I love to write.
There is something about the exercise of putting your thoughts into words that brings clarity, and when the subject is God and His Gospel, the mental clarity gained from writing frequently makes its way to the heart as well. But from time to time, even the best writers recognize that with regard to certain subjects, there are others who have "said it better."
God willing, next week I will post on my experiences while in southeast Asia (in April) and Chiapas Mexico (last month) and reflect on them in light of what the church should be in each and every culture. But for now, there are some very worthy conversations taking place in other areas of cyberspace, and I would be remiss if I didn't call your attention to their existence.
1. The Emerging Church and Evangelicalism. On September 21 and 22, I will be in Wake Forest, North Carolina for the Convergent Conference, which will be held on the campus of Southeastern Baptist Theological Seminary.
The "emerging church" has become so controversial, many evangelicals have simply written it off as a heretical aberration of the true church. In many ways, this movement is not so different from the "church growth" and "church health" movements that preceeded it, meaning that while there are indeed theological concerns in certain sectors of the movement, there is much about the emerging church that can be very helpful to the body of Christ.
I am thankful that in the midst of the criticisms and "cheap one-liners" toward this movement, Dr. Danny Akin has chosen to take the route of genuine scholarship. Akin, who serves as President of Southeastern, is hosting this conference, and will be speaking alongside Ed Stetzer (Missiologist in Residence and Director of Research at Lifeway), Mark Driscoll(Founding Pastor of Mars Hill Church in Seattle), and Southeastern Professors Alvin Reid and John Hammett, among others.
Last year, I had the privilege of helping contribute to an article Dr. Hammett wrote for the Criswell Theological Review on this very issue. Throughout our interactions, I was profoundly impressed by his tenacious defense of the truth coupled with his careful and fair analysis of the movement as a whole. I genuinely look forward to meeting him in person.
The 21st Century finds most developed cultures in a constant state of flux. If the church is to effectively impact western culture it must cease its reactionary posture toward culture and instead begin to lead it. At the same time, emerging methods should be undergirded by a solidly Biblical theology. Through Convergent, Danny Akin has provided a context in which honest conversations can begin regarding how Southern Baptists will meet this challenge.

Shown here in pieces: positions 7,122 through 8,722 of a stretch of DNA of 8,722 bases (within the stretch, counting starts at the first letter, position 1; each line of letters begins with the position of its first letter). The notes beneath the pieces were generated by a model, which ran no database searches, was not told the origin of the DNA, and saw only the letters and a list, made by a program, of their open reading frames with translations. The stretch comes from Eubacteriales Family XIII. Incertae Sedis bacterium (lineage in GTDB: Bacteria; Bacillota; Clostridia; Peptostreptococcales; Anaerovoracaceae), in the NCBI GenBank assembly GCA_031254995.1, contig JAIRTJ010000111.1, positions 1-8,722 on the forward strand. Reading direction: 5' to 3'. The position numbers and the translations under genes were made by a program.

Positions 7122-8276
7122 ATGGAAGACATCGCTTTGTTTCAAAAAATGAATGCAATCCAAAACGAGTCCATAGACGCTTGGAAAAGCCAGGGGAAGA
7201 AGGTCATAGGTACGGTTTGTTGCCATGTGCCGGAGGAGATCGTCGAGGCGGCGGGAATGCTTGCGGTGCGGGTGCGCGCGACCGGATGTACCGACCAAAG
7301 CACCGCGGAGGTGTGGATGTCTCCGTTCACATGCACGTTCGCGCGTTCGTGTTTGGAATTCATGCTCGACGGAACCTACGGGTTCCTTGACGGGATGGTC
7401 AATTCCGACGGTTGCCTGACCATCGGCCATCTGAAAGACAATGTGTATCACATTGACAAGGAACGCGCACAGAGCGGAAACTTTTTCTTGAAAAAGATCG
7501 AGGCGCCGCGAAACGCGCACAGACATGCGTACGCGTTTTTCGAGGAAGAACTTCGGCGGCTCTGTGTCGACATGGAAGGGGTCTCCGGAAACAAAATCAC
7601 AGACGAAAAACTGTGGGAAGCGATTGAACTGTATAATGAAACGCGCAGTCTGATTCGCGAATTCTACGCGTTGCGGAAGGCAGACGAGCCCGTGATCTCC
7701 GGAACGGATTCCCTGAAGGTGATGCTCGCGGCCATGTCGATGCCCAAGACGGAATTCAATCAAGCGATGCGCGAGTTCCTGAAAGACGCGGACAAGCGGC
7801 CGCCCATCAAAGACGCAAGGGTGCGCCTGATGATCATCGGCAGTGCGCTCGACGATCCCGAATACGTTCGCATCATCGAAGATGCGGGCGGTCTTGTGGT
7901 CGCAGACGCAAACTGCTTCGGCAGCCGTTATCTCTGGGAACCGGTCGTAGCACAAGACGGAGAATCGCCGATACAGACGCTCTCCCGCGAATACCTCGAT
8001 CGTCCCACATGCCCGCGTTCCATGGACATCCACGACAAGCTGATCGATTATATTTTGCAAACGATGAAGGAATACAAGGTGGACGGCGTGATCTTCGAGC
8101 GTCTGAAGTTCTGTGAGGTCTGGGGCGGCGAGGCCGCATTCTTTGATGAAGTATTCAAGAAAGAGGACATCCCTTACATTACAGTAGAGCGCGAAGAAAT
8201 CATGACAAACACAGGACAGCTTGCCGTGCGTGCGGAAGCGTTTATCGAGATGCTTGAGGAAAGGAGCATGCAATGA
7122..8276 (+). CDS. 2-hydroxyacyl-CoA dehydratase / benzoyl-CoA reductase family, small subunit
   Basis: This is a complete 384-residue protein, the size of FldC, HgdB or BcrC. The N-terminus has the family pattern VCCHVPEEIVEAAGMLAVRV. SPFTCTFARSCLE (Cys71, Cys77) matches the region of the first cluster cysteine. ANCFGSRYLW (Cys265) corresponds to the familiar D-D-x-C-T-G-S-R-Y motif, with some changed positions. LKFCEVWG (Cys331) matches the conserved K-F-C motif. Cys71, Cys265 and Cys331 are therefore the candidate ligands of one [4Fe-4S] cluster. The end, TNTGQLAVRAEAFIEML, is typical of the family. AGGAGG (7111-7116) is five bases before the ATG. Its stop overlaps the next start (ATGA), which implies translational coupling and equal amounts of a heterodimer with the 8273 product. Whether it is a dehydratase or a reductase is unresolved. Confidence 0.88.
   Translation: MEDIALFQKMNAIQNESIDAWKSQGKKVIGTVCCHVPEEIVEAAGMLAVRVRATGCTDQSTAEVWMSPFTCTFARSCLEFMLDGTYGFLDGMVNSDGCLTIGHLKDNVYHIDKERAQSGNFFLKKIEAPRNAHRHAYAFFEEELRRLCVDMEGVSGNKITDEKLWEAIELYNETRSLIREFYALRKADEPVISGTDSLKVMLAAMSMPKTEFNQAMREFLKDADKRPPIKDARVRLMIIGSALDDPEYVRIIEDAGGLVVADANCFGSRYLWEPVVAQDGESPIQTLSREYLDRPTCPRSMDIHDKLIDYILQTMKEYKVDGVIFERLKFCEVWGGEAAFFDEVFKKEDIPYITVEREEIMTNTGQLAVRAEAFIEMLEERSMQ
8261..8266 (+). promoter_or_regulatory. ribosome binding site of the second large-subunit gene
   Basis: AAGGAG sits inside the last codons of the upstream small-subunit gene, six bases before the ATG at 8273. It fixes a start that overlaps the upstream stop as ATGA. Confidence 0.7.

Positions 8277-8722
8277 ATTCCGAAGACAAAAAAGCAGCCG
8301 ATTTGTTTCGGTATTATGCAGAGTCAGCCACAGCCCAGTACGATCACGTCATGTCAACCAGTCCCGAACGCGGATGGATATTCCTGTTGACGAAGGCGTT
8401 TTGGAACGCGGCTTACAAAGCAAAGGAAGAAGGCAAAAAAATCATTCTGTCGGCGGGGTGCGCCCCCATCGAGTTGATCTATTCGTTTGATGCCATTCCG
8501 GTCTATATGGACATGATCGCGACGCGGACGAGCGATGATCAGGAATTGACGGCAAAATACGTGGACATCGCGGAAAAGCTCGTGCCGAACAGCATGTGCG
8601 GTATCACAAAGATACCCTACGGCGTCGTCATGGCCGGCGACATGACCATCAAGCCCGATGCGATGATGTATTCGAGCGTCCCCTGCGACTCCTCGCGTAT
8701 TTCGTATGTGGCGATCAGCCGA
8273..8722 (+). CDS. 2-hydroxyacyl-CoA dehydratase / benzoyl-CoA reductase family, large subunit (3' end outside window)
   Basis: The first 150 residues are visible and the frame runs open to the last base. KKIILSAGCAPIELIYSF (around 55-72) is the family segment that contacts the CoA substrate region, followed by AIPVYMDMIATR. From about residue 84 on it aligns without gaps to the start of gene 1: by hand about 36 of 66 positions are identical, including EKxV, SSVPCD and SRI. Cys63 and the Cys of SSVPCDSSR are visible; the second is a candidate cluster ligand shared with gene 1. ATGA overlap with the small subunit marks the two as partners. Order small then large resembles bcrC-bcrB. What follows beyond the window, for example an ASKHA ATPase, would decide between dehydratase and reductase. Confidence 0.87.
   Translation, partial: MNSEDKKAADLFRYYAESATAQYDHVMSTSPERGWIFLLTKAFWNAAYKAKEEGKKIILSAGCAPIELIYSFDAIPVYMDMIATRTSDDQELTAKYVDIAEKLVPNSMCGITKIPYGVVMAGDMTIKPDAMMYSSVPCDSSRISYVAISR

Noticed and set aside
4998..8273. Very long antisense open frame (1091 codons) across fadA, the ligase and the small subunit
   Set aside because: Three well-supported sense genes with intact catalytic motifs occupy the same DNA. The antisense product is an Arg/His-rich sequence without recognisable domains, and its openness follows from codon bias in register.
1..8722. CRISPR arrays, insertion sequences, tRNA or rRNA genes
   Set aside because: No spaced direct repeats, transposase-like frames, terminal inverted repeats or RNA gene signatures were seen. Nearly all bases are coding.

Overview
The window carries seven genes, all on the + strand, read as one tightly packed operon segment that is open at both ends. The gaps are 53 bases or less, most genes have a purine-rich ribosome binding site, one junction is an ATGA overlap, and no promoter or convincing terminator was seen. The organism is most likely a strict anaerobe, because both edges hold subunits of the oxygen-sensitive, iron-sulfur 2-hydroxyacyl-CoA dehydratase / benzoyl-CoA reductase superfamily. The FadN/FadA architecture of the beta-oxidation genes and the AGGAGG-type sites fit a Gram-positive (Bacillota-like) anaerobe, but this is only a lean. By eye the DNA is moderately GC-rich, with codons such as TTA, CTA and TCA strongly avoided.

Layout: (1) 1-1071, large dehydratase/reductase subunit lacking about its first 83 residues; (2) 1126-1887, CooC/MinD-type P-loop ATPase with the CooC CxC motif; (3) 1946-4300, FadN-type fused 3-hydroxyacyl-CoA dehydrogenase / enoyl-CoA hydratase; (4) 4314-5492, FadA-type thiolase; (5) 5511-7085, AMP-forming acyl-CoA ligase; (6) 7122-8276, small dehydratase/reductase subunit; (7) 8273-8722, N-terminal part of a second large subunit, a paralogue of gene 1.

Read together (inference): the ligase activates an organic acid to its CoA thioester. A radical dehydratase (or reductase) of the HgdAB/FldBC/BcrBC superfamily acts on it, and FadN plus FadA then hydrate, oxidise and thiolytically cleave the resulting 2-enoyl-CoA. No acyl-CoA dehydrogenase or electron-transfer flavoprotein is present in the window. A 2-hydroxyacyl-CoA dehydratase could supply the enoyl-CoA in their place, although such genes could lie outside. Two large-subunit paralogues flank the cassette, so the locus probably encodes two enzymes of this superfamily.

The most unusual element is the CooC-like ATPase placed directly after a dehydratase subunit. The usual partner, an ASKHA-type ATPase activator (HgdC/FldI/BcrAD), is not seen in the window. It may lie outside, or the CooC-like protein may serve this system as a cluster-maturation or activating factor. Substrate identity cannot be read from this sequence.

2. Baptist Identity in a post-denominational world. Dr. Sam Storms, Associate Professor of Theology at Wheaton College, posted a thought-provoking article today on the subjects of Baptism and the Lord's Supper. I found myself in agreement with him at several points, while personally parting ways with him regarding the relationship of Baptism and church membership in particular.
Nevertheless, his words should stir the kind of conversation that needs to happen in our churches. So many Baptists apply their convictions consistently regarding Baptism and the Lord's Supper, yet have no idea where the Scriptural evidence exists that undergirds their practice. We are not "people of the Baptist Faith and Message," we are "people of the Book," which means that in a "post-denominational context," we need to be prepared to defend our heritage because it is Biblical, rather than assuming the Bible is in agreement with our traditions.
Conversations like the one started today by Dr. Storms are a helpful starting point in finding our Scriptural moorings again. You can find the article here.
3. The End of our Work and the End of the World. Bob Roberts of Northwood Church in Dallas, Texas had an excellent article posted last week on how to effectively evangelize middle-eastern cultures.
Though many other things are said, his warnings against allowing a "narrow" eschatology determine not only public policy, but also missiological philosophy, were the most striking of the entire piece. One section in particular deserves to be quoted:
First, we are allowing speculative theology to formulate foreign policy. That’s very dangerous. When conservative Bible believing scholars can’t agree – for one opinion to be pushed to the point of war is arrogant and dangerous.
and again . . . . . .
we have not respected the views and situation of Palestinian evangelical Christians. Before ’67 2/3rds of Palestinians present were Christians – now that’s 8 to 12% depending on who you talk to. How could we have ignored their concerns – these are our brothers in Christ. This makes no sense. Who was better positioned to tell people in the Middle-East about Jesus than the Palestinians?!!!
Now, I have to admit, as a "non-dispensationalist," my biases toward what Bob is saying here should be clearly revealed. At the same time, his argument (and I agree) isn't against holding to a dispensationalist eschatology. Its against allowing this one view (among at least three others, all held by conservative, Bible-believing evangelicals) to so dominate the evangelical landscape that it informs both our philosophy of missions and our foreign policy views in uniform.
Sometimes, when it comes to impacting the world, we can be our own worst enemy, and one of the things I appreciate about Bob is his willingness to say this.
Find the article in its entirety here.
So there you have it! There are lots of thought-provoking discussions presently going on in cyberspace. Happy exploring, and I'll have some more thoughts of my own in about a week.